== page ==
• Final Oslo and non-client library release


Exceptions may be requested for libraries impacting project releases if it is deemed critical to the release and the risk of an update causing regressions is low.

To request an exception for a library release past the freeze, send an email to the openstack-discuss mailing list with the following tags in the subject line:


The release and requirements teams will evaluate the risks and provide feedback.

If at all possible, it is best to wait until the freeze is over and do a stable release of the library afterwards.

Milestone 3 / Feature Freeze

  • Feature development stops (“feature freeze”)

  • Message strings stop changing (“string freeze”) to give the translation team time to finish their work

  • Dependency specifications stop changing (“requirements freeze”) to give packagers time to prepare packages

  • Final releases for client libraries for all projects. Note that new features that block other projects need to be released earlier in the cycle than this, since the projects will not be able to adopt them while the feature freeze and requirements freeze are in effect.

Feature Freeze +1

  • Final Feature Freeze Exceptions merged

  • Create stable branches for all libraries

Release Candidate Period, Release -3

The release candidate period spans several weeks, and usually starts the week after the feature freeze.

  • All projects issue their first release candidates

  • Create branches for all services to use for release candidates, and eventually stable maintenance work

  • Submit cycle-highlights in the project deliverables yaml file. See below for information about cycle-highlights.

    During this period, patches submitted to and being merged into the new branch should be managed carefully.

    1. Avoid aggressive backports during this time period, since having a lot of pending reviews consumes reviewer resources and makes it harder to understand which patches are release blockers.

    2. All code patches should merge into the master branch before being approved to merge into the new release branch.

    3. Translation updates should be merged quickly to ensure they make it into the final release.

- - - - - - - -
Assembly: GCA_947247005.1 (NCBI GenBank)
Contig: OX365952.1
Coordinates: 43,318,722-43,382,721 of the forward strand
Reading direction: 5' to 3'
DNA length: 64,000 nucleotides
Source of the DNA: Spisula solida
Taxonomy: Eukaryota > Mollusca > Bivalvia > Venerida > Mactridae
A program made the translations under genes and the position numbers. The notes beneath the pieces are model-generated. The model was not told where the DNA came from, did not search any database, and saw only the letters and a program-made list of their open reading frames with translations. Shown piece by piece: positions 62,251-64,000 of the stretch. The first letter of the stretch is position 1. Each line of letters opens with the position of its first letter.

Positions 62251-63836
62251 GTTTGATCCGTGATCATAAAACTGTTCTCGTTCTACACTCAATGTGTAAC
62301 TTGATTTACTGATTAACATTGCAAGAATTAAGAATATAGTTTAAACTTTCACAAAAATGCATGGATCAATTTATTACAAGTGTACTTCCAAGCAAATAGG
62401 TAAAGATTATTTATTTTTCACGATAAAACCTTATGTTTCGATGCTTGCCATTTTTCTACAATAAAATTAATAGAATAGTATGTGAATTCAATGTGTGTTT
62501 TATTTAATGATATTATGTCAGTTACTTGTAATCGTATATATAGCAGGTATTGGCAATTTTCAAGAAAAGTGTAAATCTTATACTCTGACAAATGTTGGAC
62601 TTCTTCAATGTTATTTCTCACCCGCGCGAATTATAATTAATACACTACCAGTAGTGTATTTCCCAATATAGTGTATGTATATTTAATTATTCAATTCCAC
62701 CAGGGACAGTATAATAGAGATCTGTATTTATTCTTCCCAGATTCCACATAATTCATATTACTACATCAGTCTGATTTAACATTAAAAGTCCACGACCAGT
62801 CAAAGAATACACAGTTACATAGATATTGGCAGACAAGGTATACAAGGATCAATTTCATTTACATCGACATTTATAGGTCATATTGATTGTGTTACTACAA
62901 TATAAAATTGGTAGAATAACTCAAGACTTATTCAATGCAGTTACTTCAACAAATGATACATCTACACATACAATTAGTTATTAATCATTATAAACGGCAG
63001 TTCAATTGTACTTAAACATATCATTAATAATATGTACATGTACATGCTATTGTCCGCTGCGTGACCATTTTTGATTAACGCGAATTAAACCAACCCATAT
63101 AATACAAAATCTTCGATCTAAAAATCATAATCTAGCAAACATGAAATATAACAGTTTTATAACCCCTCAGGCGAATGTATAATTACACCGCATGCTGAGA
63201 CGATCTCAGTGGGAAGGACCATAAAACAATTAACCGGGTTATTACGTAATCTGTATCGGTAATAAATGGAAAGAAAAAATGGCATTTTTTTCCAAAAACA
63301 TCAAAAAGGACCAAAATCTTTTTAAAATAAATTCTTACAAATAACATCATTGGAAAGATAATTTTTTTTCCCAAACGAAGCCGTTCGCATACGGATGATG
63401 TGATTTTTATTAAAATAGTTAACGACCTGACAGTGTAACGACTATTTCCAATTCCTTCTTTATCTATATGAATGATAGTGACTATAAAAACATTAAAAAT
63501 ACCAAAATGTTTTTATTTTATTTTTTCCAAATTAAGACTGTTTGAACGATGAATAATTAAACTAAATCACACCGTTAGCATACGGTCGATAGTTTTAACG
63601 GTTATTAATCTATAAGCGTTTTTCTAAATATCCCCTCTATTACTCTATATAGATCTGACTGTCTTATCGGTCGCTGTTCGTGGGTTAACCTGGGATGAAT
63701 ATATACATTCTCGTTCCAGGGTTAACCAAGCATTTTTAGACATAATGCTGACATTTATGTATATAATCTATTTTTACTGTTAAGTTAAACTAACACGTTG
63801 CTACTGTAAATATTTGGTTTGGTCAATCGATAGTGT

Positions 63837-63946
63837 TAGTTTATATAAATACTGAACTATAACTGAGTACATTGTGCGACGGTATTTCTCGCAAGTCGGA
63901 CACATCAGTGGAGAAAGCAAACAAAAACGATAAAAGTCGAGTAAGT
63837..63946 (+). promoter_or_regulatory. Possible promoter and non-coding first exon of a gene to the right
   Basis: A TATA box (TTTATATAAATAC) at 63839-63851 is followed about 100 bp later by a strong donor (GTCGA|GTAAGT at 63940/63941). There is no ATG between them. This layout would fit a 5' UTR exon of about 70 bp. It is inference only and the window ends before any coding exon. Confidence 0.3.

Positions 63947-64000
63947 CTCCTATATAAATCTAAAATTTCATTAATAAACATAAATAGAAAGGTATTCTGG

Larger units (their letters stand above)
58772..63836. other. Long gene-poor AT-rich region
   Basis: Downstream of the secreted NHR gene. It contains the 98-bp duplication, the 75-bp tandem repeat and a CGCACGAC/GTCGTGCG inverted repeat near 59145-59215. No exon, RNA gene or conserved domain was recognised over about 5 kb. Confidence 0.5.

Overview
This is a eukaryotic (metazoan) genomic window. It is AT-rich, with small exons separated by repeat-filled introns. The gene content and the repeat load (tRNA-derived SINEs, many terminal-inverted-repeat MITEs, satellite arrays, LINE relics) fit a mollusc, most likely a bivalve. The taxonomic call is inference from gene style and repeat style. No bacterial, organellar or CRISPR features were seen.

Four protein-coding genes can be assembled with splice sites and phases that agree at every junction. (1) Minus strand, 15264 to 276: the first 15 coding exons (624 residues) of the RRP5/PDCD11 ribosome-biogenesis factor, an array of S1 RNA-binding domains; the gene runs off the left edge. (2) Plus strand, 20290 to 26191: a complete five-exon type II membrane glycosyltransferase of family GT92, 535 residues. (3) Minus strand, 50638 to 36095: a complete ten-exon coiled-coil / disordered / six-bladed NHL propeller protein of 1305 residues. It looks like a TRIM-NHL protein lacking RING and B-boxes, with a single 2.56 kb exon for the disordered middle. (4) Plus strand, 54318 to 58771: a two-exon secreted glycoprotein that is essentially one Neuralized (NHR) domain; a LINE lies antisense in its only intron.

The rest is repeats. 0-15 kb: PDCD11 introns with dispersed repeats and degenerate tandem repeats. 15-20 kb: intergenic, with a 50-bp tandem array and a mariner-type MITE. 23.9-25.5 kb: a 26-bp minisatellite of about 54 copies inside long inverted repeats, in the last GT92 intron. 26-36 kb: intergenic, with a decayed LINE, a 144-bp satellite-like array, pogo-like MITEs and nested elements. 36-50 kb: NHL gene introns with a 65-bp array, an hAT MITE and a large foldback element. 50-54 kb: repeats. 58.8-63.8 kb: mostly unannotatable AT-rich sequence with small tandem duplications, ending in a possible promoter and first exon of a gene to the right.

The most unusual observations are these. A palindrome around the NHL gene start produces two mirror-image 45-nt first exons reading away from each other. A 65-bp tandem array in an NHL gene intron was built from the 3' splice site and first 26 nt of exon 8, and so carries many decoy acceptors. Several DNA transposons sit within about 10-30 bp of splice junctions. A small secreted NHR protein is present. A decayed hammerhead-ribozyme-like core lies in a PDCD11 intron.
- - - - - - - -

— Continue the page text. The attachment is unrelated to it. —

4. Requirements sync patches should be merged quickly to ensure they make it into the final release.

Release -2

  • Create the stable branch for the global requirements list and testing tools like devstack and grenade

  • Remove the freeze for the global requirements list on the master branch

  • Freeze all library releases, except independently-released libraries (which can still be released, although constraint and requirement changes will be held until the end the freeze period)

Release -1

Final release candidates, with translations

Release 0

  • Emergency last-minute release candidates (unlikely)

  • Tag the final release candidates as the official release early on Thursday of this week

  • All library releases freeze on master ends

Managing Release Notes

Release notes for OpenStack deliverables are managed in the source repository for the project using reno. The reno documentation explains how the tool works in general, and the instructions below explain how to set it up for use in your project.

Directory Structure

Most projects have a doc/source directory with Sphinx configured to build developer-focused documentation that is eventually published under$PROJECT. Release notes are not developer-focused, so they need to be published separately, and that means a separate Sphinx project in the source tree. The jobs that run the release note builds expect to find that project in releasenotes/source.

The release note files read by reno should be kept in releasenotes/notes. Only release notes YAML files should be placed in this directory.

Setting up the Release Note Tool Within Your Project

The release notes are built from the configuration in the master branch, and pull notes from all of the stable branches for which notes should be published. Start by following these steps to configure the master branch build, and then backporting necessary changes to the stable branches where you wish to use reno.

  1. Set up a new Sphinx project using sphinx-quickstart. The interactive prompts will ask where to put the new files. If you run the tool from the root of your git repository, answering releasenotes/source will produce the correct results.

  2. Edit releasenotes/source/ to change the extensions list to include 'reno.sphinxext'.

  3. Edit releasenotes/source/ and add:

    # -- Options for Internationalization output ------------------------------
    locale_dirs = ['locale/']
  4. Edit test-requirements.txt to add reno. Make sure to use the current entry from the global requirements list to avoid version conflicts.

  5. Create a directory releasenotes/notes and add an empty .placeholder file to ensure git tracks the directory.